is and continues to be the registered proprietor of the trade marks under 1319821, 


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1319822 and 1319823 and the registrations as on the date of filing the  Suit were 

and continue to be valid and subsisting. The said rectification proceedings filed by a 

third party are irrelevant in so far as the present proceedings are concerned. The 

question   of   disclosing   the   same   or   suppressing   the   same   does   not   and   cannot 

therefore arise. 

20. The Defendant has next contended that the Plaintiff had issued a legal notice 

to Blue Coat Pvt. Ltd. on 28th June, 2010, and that the said Blue Coat Pvt. Ltd. had 

responded   to   the   said   legal   notice   on   3rd  August,   2010,   and   filed 

oppositions/rectifications against  the  trademarks  'FEVICOL MARINE'/'MARINE'   of 

the Plaintiff. The Defendant contends that despite   the same, the Plaintiff has not 

taken any action against Blue Coat Pvt. Ltd. and that Blue Coat Pvt. Ltd. continues to 

use   the   label   mark   inter   alia   containing   the   words   'BLUECOAT   MARINE'.   The 

Defendant submits that the Plaintiff has concealed and suppressed this material fact 

in the Plaint.   The Plaintiff has correctly submitted that the aforesaid alleged facts 

have no bearing whatsoever on  the present Suit and  the question of suppression 

does not arise. It is settled law that the Plaintiff is not obliged to take action against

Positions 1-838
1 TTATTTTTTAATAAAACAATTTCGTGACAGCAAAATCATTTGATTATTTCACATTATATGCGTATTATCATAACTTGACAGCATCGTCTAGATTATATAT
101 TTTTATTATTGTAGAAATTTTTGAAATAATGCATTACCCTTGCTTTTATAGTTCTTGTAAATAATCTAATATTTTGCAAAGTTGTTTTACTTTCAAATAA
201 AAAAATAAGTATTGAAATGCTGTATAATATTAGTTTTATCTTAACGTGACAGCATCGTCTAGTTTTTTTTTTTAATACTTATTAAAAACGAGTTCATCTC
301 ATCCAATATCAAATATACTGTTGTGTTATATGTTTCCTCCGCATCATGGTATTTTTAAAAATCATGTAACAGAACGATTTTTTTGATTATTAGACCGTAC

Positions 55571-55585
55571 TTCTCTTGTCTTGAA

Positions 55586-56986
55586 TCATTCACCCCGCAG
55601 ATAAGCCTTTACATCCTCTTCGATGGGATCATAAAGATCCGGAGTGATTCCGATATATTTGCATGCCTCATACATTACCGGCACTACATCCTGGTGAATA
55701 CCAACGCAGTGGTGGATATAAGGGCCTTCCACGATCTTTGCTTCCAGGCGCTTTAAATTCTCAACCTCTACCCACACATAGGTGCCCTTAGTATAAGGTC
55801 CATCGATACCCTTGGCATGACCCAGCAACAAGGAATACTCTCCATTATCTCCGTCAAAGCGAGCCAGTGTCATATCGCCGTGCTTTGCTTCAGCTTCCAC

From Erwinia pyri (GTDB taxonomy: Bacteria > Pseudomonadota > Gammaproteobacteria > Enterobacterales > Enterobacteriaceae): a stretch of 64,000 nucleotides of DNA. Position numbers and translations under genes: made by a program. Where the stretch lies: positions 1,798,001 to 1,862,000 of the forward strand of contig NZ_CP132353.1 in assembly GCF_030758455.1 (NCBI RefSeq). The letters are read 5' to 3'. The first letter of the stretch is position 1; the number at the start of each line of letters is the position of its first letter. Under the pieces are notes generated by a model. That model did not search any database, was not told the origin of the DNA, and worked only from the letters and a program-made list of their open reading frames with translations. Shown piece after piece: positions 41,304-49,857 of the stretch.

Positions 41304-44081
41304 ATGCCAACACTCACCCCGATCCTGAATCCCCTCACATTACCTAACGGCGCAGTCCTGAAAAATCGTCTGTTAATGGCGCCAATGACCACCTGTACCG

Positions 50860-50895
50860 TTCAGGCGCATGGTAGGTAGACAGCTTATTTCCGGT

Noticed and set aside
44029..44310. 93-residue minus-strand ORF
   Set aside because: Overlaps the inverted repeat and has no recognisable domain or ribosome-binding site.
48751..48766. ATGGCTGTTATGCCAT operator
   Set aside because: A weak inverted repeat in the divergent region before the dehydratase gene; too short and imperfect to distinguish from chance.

every small infringer (assuming that Blue Coat Pvt. Ltd. is still using the mark).  

21. The Defendant has lastly contended that the Plaintiff has obtained trademark 

registration for  the mark 'FEVICOL MARINE', wherein  the essential  feature of  the 

mark is   “FEVICOL”. The Defendant contends  that it is using  the word    'MARINE 

PLUS' in combination and conjunction with its house mark 'JIVANJOR' and that the 


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deciding   factor     for   determining   the   difference   between   both   the   marks   is   the 

presence of  'FEVICOL'  and  'JIVANJOR' which are  the essential  and distinguishing 

features of the rival marks and have co­existed for years without any confusion or 

deception.   The   Defendant   contends   that   there   is   no   likelihood   of   confusion   or 

wrong/mistaken association of the Defendant's mark and the Plaintiff's mark. 

22.   As held hereinabove,  the Defendant has adopted an essential  feature of a 

registered  trademark of  the Plaintiff. This by itself is actionable. Actual confusion